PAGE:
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Justices: patient fund not entitled to set-off

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The Indiana Supreme Court has affirmed a $1 million excess damages award from the Indiana Patient’s Compensation Fund to the estate of a man who died following a truck accident, determining the fund is not entitled to a reduction of the award to account for the 20 percent chance the man would have died even without the doctor’s negligence.

In Indiana Dept. of Insurance, Indiana Patient's Compensation Fund v. Robin Everhart, Personal Rep. of the Estate of James K. Everhart, Jr., No. 84S01-1105-CV-282, James Everhart was riding his motorcycle when he was hit by a semi-truck driven by an employee of Standard Forwarding Co. Inc. Everhart was alive when he was taken to the hospital, but later died of cardiac arrest while in the care of Dr. C. Bilston Clarke, the doctor in the emergency room.

James Everhart’s wife, Robin, filed a wrongful death lawsuit, and the truck driver and Standard Forwarding settled for $1.9 million. Clarke settled for a lump-sum and future payments with a total present value of $187,001. Robin Everhart added a claim against the Patient’s Compensation Fund to recover the excess damages above her settlement with Clarke.

It was determined that James Everhart would have had an 80 percent chance of surviving his injuries had he received proper medical care. The estate was awarded $3.15 million, which the trial court refused to reduce by 20 percent, as the fund argued. The trial court awarded the estate the remaining $1 million of the statutory cap.

The Indiana Court of Appeals reversed based on the line of Mayhue cases and remanded for further proceedings.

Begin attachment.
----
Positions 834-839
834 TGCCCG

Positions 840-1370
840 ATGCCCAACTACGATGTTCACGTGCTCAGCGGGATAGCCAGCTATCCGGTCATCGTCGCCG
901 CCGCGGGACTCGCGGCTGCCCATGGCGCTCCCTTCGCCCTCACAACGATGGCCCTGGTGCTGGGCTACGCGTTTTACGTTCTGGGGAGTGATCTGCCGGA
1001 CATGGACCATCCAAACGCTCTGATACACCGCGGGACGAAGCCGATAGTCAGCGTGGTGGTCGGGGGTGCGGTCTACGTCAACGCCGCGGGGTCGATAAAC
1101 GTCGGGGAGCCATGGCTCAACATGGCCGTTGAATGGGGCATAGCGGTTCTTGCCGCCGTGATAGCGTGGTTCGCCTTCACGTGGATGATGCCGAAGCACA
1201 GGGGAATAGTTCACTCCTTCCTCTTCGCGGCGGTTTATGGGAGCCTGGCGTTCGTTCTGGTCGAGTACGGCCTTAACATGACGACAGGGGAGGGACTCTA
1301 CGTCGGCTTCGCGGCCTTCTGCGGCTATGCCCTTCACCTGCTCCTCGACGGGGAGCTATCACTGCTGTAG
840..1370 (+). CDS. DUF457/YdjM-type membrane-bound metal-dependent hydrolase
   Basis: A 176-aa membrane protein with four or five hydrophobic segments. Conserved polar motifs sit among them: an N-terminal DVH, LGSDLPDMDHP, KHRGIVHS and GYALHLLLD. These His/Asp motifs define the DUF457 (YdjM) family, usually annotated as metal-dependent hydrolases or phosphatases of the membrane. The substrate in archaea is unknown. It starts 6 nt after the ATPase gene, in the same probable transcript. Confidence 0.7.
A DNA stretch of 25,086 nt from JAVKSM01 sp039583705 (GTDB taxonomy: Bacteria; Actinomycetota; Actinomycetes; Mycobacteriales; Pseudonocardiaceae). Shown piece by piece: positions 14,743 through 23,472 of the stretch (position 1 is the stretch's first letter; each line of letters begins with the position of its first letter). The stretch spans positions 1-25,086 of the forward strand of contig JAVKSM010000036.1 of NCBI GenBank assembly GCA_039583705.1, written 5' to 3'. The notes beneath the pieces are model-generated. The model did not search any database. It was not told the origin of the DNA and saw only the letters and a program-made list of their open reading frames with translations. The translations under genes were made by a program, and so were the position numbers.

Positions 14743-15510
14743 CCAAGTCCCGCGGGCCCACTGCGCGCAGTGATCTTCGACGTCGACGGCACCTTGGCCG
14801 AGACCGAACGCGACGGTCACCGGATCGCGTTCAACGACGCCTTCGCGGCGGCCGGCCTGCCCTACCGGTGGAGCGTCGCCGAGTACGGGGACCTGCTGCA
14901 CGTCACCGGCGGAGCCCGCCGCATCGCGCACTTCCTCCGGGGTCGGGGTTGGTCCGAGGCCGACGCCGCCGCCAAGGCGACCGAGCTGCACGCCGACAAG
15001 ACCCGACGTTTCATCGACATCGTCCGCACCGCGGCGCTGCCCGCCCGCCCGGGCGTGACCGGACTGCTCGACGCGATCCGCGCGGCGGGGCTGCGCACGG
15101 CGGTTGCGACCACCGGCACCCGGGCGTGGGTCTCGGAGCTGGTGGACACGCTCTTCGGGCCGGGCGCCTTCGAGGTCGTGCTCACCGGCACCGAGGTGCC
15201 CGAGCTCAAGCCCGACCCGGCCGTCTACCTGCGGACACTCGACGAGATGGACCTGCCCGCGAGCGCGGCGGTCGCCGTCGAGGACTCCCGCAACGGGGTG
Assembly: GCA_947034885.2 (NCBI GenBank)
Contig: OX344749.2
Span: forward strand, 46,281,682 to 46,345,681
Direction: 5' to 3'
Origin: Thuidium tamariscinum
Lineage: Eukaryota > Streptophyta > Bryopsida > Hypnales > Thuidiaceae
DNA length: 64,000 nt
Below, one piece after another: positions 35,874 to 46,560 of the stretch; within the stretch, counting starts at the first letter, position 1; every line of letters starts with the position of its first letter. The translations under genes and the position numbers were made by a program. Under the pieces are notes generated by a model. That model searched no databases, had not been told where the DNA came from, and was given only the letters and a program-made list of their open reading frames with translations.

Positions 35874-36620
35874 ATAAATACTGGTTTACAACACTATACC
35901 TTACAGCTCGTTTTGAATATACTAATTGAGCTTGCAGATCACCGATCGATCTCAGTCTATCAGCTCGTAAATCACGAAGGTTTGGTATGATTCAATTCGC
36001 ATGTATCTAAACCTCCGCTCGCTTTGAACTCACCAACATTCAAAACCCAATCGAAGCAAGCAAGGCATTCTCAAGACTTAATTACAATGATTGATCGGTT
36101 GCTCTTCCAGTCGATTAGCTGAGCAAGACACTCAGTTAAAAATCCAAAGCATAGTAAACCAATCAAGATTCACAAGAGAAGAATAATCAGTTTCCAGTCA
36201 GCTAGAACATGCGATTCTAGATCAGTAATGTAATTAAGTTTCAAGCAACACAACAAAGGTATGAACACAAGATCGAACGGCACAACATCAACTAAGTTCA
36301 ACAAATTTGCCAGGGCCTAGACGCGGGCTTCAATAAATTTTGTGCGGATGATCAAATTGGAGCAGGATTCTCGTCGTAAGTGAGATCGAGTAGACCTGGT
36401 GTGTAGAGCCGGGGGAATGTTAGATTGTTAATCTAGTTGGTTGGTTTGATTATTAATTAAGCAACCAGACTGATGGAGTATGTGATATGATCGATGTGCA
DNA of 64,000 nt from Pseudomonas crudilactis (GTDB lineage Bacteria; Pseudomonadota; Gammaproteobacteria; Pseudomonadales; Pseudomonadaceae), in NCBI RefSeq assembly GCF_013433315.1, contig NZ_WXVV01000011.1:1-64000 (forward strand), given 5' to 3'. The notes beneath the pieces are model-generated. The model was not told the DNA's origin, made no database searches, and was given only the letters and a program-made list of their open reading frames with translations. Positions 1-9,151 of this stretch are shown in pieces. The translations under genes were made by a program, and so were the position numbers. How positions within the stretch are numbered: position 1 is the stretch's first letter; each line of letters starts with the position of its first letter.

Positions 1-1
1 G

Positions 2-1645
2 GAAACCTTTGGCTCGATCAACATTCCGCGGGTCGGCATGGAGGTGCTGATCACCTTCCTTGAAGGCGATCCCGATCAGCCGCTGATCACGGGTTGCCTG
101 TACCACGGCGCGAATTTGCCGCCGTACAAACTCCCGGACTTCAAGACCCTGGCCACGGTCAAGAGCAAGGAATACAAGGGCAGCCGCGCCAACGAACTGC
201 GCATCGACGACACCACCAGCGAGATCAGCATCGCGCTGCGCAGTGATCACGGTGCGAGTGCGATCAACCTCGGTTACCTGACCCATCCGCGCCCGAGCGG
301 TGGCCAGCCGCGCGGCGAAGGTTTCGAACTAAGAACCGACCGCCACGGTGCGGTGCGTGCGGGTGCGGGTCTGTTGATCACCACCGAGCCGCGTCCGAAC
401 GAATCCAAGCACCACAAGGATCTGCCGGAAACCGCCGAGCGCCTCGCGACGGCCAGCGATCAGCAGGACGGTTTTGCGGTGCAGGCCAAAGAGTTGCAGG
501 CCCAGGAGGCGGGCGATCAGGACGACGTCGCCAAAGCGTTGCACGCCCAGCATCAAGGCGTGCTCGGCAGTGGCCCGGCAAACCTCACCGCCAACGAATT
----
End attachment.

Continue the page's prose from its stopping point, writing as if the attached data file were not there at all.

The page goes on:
The justices affirmed the trial court, looking at Cahoon v. Cummings, 734 N.E.2d 535 (Ind. 2000), in which the high court held that a successful Mayhue claim for causing an increased risk of harm entitled a plaintiff to damages in proportion to that increased risk. But all of the decisions in the Mayhue line of cases involved patients who stood a 50 percent or worse chance of recovering before suffering the medical negligence, wrote Chief Justice Randall T. Shepard.

But Cahoon doesn’t apply to cases in which a plaintiff stood a better-than-even chance of recovering before suffering some form of medical negligence. In addition, Robin Everhart’s case differs from the Mayhue line of cases in that joint tortfeasors negligently caused James Everhart an indivisible harm.

“That latter distinguishing fact triggers our rules on joint and several liability, which make it unnecessary for us to decide today whether to extend Cahoon to better-than-even cases,” he wrote.

The justices decided the rule for calculating set-offs could decide the instant matter, and it found that even if Cahoon required a reduction of the award, the fund would still have to pay the statutory maximum in excess damages. The trial court found that Robin Everhart and her son suffered injuries of at least $3.15 million, so the trial court should have reduced its finding on total injuries by $1.9 million because of the Standard Forwarding settlement and $250,000 for the settlement with Clark’s insurance company. The result: $1 million in uncompensated damages, the exact statutory limit of the fund’s liability for excess damages, wrote Shepard.